Excellent teachers I have known:
Hanimann Elementary Detroit
McDonald Elementary Dearborn
Lowery Junior High Dearborn
Maples Junior High Dearborn
Fordson High School Dearborn
Howell High School Michigan
Romulus High School Michigan
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Russ - it was very enjoyable listening to you talk about the wonderful teachers that influenced your life. I, too, have fond memories of the many teachers that touched my life.
The common thread that I found running through both of our memories is that we both experienced teachers who demanded respect and who enjoyed teaching. They were given the freedom to actually do what was needed to see that we became responsible adults - even if it meant an occasional swat just to get our attention. They may not have always been politically correct, but we admired their ability and we knew that they really cared about us. We were hugged or had erasers thrown at our heads as deemed necessary. I had a 5th grade teacher who made talkers chew on a piece of soap. Can you imagine if that happened today? Did we feel abused? Did our parents have the teachers fired? Did they sue the schoolboard?
Did we grow up respecting authority?
Is the present educational process that much better for the students or should some old-fashioned common-sense teaching techniques be brought back to make the world a better place? I think so; but maybe you and I are in the minority, or, then again, maybe we aren't.
--by claudia on 3/5/07 Lives: Dearborn
Nice video Russ. I wish schools these days used the same old fashioned principles we all grew up with: more common sense, more respect for authority, less complaints by parents, less political correctness...here or abroad, schools were very different in the old days!
--by Abed on 3/5/07 Lives: Dearborn
Russ, I too had Helen Martin as a teacher at Fordson. She made a difference in my life. keep up the good work.
--by Mrs F. Willerd on 3/5/07 Lives: USA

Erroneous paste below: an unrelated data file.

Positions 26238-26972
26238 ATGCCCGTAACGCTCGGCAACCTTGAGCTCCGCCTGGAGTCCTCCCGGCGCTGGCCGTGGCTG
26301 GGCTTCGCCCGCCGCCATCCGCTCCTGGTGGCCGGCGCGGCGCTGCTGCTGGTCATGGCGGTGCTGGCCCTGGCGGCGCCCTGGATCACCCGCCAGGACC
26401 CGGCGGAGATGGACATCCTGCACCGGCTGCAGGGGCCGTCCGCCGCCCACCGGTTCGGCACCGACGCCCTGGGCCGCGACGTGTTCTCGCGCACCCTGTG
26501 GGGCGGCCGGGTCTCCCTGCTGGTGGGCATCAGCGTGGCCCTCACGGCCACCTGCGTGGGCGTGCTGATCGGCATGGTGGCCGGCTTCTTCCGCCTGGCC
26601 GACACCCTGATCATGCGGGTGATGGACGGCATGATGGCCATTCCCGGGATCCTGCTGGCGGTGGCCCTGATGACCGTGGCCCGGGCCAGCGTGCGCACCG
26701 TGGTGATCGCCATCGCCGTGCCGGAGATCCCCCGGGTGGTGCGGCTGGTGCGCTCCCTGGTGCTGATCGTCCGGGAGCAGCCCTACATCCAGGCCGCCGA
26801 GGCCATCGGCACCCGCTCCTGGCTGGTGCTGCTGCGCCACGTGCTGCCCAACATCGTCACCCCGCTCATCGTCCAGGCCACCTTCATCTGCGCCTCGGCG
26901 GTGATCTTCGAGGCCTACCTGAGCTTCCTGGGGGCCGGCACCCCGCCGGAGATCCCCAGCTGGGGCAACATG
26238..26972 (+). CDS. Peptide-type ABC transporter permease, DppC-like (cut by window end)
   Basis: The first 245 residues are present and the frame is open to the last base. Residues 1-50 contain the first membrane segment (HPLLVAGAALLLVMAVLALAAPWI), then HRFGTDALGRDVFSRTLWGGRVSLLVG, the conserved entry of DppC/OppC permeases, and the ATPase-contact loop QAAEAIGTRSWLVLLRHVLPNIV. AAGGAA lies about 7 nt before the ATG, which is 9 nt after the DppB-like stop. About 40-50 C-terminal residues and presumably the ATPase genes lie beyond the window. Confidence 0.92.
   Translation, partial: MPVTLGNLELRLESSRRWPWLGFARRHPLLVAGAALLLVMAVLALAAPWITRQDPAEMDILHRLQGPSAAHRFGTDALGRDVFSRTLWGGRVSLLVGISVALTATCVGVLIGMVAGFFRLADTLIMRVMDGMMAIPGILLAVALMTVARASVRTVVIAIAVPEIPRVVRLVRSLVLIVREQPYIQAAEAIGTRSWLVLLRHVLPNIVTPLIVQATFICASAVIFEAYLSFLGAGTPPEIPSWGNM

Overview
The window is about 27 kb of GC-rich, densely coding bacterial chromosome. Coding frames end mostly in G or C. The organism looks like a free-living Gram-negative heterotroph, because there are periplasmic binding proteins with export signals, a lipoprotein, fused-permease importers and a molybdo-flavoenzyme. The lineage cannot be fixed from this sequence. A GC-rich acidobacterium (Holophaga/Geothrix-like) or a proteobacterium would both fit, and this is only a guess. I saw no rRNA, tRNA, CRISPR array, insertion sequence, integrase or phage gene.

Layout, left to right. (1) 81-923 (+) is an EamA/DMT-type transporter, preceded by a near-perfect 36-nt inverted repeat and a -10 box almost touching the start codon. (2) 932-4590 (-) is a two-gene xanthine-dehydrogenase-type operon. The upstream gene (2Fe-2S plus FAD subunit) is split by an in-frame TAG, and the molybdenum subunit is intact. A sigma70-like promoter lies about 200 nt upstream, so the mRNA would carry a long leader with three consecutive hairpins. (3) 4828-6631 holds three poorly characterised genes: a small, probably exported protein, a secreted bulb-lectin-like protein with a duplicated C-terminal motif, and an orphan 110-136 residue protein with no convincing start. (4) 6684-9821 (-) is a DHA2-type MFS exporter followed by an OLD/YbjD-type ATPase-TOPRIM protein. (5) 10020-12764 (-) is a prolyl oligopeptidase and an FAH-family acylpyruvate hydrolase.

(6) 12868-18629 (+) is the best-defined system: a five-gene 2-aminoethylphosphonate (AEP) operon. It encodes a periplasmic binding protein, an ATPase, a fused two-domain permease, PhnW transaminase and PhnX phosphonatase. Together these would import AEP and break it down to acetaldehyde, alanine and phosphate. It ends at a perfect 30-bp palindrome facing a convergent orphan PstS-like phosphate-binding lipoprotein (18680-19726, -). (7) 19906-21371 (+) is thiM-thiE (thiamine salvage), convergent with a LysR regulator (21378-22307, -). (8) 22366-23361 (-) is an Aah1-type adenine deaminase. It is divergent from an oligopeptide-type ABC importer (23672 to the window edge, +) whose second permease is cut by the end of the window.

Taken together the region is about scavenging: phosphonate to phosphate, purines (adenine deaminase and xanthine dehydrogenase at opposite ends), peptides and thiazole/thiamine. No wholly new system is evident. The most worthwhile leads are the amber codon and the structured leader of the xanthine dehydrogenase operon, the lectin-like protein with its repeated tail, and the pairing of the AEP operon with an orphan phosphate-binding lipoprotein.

Mr Gibb, Mrs Martin was right ,your a poor speller. The Hanimann school is spelled Hanneman. It is still doing a great job of educating students and is located on McGraw Street. You get for an E for spelling , but an A for remembering.
--by Don kurzak on 3/5/07 Lives: Detroit area
Your spelling is just as poor. It's "you're" or "you are", not "your".
--by SCHAEFER RD. on 3/5/07 Lives: Dearborn
I remember a silly liberal english teacher at Woodworth JHS where the only "A" I ever got from him was on November first. The day earlier we were soppose to dress up for halloween and I skipped class (to childish for me a ninth grader to participate). well sure enough the next day he asked me where I was and I quickly said oh I was the invisible Man and got my only "A: the whole semester. boy what was that teachers name? Gibb, hey thats you. Did you get rid of you Triumph Motorcycle?
--by treble484 on 3/5/07 Lives: Dearborn
Well, Mr. Gibb... You fall on my list of teachers who made a difference. I also fondly remember my first grade teacher Mrs. Sullivan and my sixth grade teacher Mr. Kedzo. I wouldn't be involved with computers, video production, and web design if it wasn't for the awesome opportunity to work with the latest technology in your class. Even while in college, I didn't have open access to all the tools in your class. The students involved in WDHS have no idea how lucky they are to learn all the ins and outs of video production before leaving high school. It made taking the video classes in college seem like a walk in the park.
--by Chris on 3/6/07 Lives: Michigan
I would like to recognize three teachers who I had in Dearborn.
Mr. Vince Harbauer- Art teacher from the old William Ford Elementary. He taught me how art makes us look at everything differently and from many different angles and how it can really give life some perspective. It wasnâ€™t the issue of artistic ability as much the ability to contemplate the meaning of life and where we fit into it. Sure wish I knew how to find him now.
The other teacher is Larry Kish, shop teacher at Woodworth Jr. High School. This guy made me believe that being able to work with my hands was every bit as much a talent as a kid who could do math or Science. He also taught me to believe in myself and my skills.
Finally, Gary Heinz, at Fordson High School was and continues to be the best most enthusiastic instructor I have ever known. He currently teaches over at Henry Ford Community College and is 100% as good a teacher now as he was at Fordson.
I loved Dr. Evola too! He tought us that "black was beautiful!"
You were a pretty good old bird too Gibb! You used to bust our balls pretty good at Group W, and we didnâ€™t get it back then, but I sure do understand now.
Great Podcast Russ!
--by Used to be the guy! on 3/6/07 Lives: Dearborn
Before you critique Mr. Gibb's spelling, maybe you should review the difference between "your" and "you're."
--by Adela S. on 3/6/07 Lives: Dearborn